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Plant Cell. Dec 2000; 12(12): 2311–2322.
PMCID: PMC102220

A Segmental Gene Duplication Generated Differentially Expressed myb-Homologous Genes in Maize


The myb-homologous p1 gene regulates the synthesis of flavonoid pigments in maize kernel pericarp and cob; these floral organs are greatly modified in size and shape compared with their counterparts in teosinte, the progenitor of maize. To elucidate the molecular evolution of the p1 gene in relation to its expression and possible functions in maize and teosinte, we have isolated a second maize gene (p2) that is highly homologous with the p1 gene, and a related gene (p2-t) from Zea mays subsp parviglumis. We present evidence that the maize p1 and p2 genes were generated by duplication of an ancestral p gene (ppre) and its downstream sequences; the duplicated 3′ flanking sequences were inserted upstream of the ppre gene, thereby changing its transcription pattern. This model accounts for the structural organization and the observed differential expression of the p1 and p2 genes: p1 transcripts accumulate in kernel pericarp, cob, tassel glumes, and silk, whereas p2 transcripts are found in developing anther and silk. The duplication is estimated to have occurred 2.75 million years ago; subsequently, multiple retroelements have been inserted between the p1 and p2 genes. Our results demonstrate the evolution of a single gene into a compound locus containing two component genes with different tissue specificities. Expression of the p1 gene in the kernel pericarp may have provided a selective advantage during the evolution of maize kernel morphology.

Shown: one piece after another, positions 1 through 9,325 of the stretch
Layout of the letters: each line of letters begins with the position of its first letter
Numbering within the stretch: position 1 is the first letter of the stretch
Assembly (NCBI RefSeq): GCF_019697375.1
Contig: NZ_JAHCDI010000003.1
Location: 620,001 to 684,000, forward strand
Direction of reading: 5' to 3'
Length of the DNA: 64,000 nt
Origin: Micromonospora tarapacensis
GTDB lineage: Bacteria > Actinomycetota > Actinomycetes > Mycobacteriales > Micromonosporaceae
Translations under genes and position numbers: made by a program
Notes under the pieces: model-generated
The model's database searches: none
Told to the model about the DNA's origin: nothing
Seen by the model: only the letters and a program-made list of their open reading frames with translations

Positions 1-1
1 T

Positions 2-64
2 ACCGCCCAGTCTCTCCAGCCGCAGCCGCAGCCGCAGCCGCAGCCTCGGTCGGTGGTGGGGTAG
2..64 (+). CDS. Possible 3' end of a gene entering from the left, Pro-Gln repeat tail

Eukaryotic genomes have been shaped to a large extent by gene duplications. Changes in ploidy are common in plants and give rise to immediate whole-genome duplications. Local gene duplications are commonly observed in genomic sequence analysis; for example, a 1.9-Mb stretch of Arabidopsis genomic sequence contains eight pairs of related genes, located adjacent to each other and in the same orientation (Bevan et al., 1998). These local sequence repeats apparently are produced by segmental duplications of discreet chromosome intervals. By whatever mechanism they occur, duplications can have a fundamentally important role in evolution. A complete gene duplication produces two identical copies, which then may undergo one of several alternative fates. Both gene copies may retain their original function, enabling the organism to produce a greater quantity of RNA or proteins. Or one of the copies may retain the original function, whereas the other copy may mutate to a functionless state (pseudogene) or acquire mutations that generate a new function (neomorph) (Li and Graur, 1991). Finally, one copy may retain the same coding sequence function but acquire new regulatory elements that specify a different pattern of expression. The latter process is best exemplified in the evolution of genes that regulate biosynthesis of flavonoid pigments in plants. In maize, anthocyanin biosynthesis is controlled by the combined function of two groups of regulatory genes: the c1/pl genes, which encode Myb-homologous transcriptional activators, and the r/b gene family, which encodes helix-loop-helix coactivators. Expression of these regulatory genes in different tissues produces distinct patterns of anthocyanin pigmentation in maize (Dooner et al., 1991). The c1/pl and r/b gene families have each been proposed to be derived from ancient gene duplications (Chandler et al., 1989; Cone et al., 1993), as evidenced by the conserved coding sequences and the exchangeable functions of different gene family members (Goff et al., 1990; Ludwig et al., 1990). Furthermore, the r gene family includes other linked loci, such as the sn and lc genes, that confer additional distinct pigmentation patterns (Dooner and Kermicle, 1976; Ludwig et al., 1989; Tonelli et al., 1991)—diverse expression patterns that may reflect differences in expression elicited by different 5′ regulatory sequences. This idea has been confirmed in two alleles of the b gene by transformation analysis (Radicella et al., 1992; Selinger et al., 1998).